City University of Hong Kong CLASS CLASS
Making Sense of Grammar
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asked Jun 10 in Questions about Chinese Grammar by Ariel (31,850 points) | 6 views

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The scope of negation normally extends from the negative adverb ‘bù’ or ‘méi’ (no, not) to the end of the sentence. Adverbs occurring before the negative adverb normally lie outside the scope of negation. Therefore, there is a contrast between each pair of the following sentences:

1a. 他不 [常常去体育馆锻炼]。

Tā bù chángcháng qù tǐyùguǎn duànliàn.

(He does not often go to the gymnasium to exercise.)

1a’ 他常常[不去体育馆锻炼]。

Tā chángcháng bù qù tǐyùguǎn duànliàn.

(He often does not go to the gymnasium to exercise.)

1b. 他不[真正相信那些说法]。

Tā bù zhēnzhèng xiāngxìn nàxiē shuōfǎ.

(He did not really believe those words.)

1b’ 真的,他不[相信那些说法]。

Zhēn de,tā bù xiāngxìn nàxiē shuōfǎ.

(Really, he did not believe those words.)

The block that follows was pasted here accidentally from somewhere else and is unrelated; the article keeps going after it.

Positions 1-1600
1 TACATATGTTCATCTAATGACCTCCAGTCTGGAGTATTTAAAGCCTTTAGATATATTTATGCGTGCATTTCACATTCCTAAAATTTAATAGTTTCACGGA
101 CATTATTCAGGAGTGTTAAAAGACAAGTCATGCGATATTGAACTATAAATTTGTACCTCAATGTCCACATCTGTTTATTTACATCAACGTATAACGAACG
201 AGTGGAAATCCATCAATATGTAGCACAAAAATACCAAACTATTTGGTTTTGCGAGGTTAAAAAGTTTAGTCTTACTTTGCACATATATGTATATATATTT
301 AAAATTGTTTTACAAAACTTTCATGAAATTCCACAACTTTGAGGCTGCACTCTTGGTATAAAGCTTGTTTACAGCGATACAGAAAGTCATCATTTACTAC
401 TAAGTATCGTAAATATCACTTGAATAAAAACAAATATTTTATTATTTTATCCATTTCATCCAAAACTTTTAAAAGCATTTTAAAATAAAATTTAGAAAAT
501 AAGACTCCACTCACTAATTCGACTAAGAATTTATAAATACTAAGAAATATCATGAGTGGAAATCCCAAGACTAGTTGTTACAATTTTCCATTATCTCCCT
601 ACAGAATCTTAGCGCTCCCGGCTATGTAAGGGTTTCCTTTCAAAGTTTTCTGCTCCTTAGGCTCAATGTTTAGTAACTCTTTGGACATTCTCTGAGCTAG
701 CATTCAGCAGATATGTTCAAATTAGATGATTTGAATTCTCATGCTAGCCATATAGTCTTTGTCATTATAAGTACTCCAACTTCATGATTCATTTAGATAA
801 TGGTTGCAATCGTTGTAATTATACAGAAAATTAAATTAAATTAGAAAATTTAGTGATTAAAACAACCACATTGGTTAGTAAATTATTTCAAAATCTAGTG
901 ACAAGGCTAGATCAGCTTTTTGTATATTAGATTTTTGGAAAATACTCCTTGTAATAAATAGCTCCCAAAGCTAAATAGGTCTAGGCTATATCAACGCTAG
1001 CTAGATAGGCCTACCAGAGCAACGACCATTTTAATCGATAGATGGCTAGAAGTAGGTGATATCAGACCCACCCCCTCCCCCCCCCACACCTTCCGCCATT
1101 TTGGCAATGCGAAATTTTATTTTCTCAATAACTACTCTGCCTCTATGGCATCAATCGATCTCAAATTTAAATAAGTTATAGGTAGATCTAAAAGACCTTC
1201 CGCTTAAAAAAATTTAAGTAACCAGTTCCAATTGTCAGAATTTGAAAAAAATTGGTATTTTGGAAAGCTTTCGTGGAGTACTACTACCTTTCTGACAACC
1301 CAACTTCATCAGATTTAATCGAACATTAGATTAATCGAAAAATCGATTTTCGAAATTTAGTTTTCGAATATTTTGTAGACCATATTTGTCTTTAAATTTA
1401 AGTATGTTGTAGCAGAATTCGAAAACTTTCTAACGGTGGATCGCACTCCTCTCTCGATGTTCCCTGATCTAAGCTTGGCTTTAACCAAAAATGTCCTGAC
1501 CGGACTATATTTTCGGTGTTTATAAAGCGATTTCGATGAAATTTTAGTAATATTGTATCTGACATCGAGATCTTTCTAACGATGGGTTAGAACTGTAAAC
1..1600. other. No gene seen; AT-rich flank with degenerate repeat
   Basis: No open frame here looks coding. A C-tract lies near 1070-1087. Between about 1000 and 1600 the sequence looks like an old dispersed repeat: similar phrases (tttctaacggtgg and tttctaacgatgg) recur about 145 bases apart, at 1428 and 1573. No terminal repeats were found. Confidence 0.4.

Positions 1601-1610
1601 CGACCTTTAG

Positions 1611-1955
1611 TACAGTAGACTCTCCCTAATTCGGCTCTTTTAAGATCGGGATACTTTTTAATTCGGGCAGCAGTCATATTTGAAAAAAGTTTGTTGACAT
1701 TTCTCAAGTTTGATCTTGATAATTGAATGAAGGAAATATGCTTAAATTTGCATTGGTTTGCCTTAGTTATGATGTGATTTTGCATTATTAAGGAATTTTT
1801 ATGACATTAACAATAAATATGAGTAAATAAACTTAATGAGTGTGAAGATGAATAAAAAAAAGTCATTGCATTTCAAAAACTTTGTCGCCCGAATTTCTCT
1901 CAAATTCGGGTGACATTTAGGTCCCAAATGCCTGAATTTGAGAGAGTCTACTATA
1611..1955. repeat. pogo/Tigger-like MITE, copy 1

The different interpretations of (1a) and (1b), as indicated by their English counterparts, arise from the different positions of the negative adverb ‘bù’. It is always the adverb which precedes the other that has its semantic scope covering the other. In (1b’), the adverbial ‘zhēn de’ (really) must be interpreted as a sentence adverbial, which, because of its initial position, is not within the scope of

negation.

[1] Loar, J. K. (2011). Chinese syntactic grammar: functional and conceptual principles. New York: Peter Lang.
answered Jun 10 by Ariel (31,850 points)

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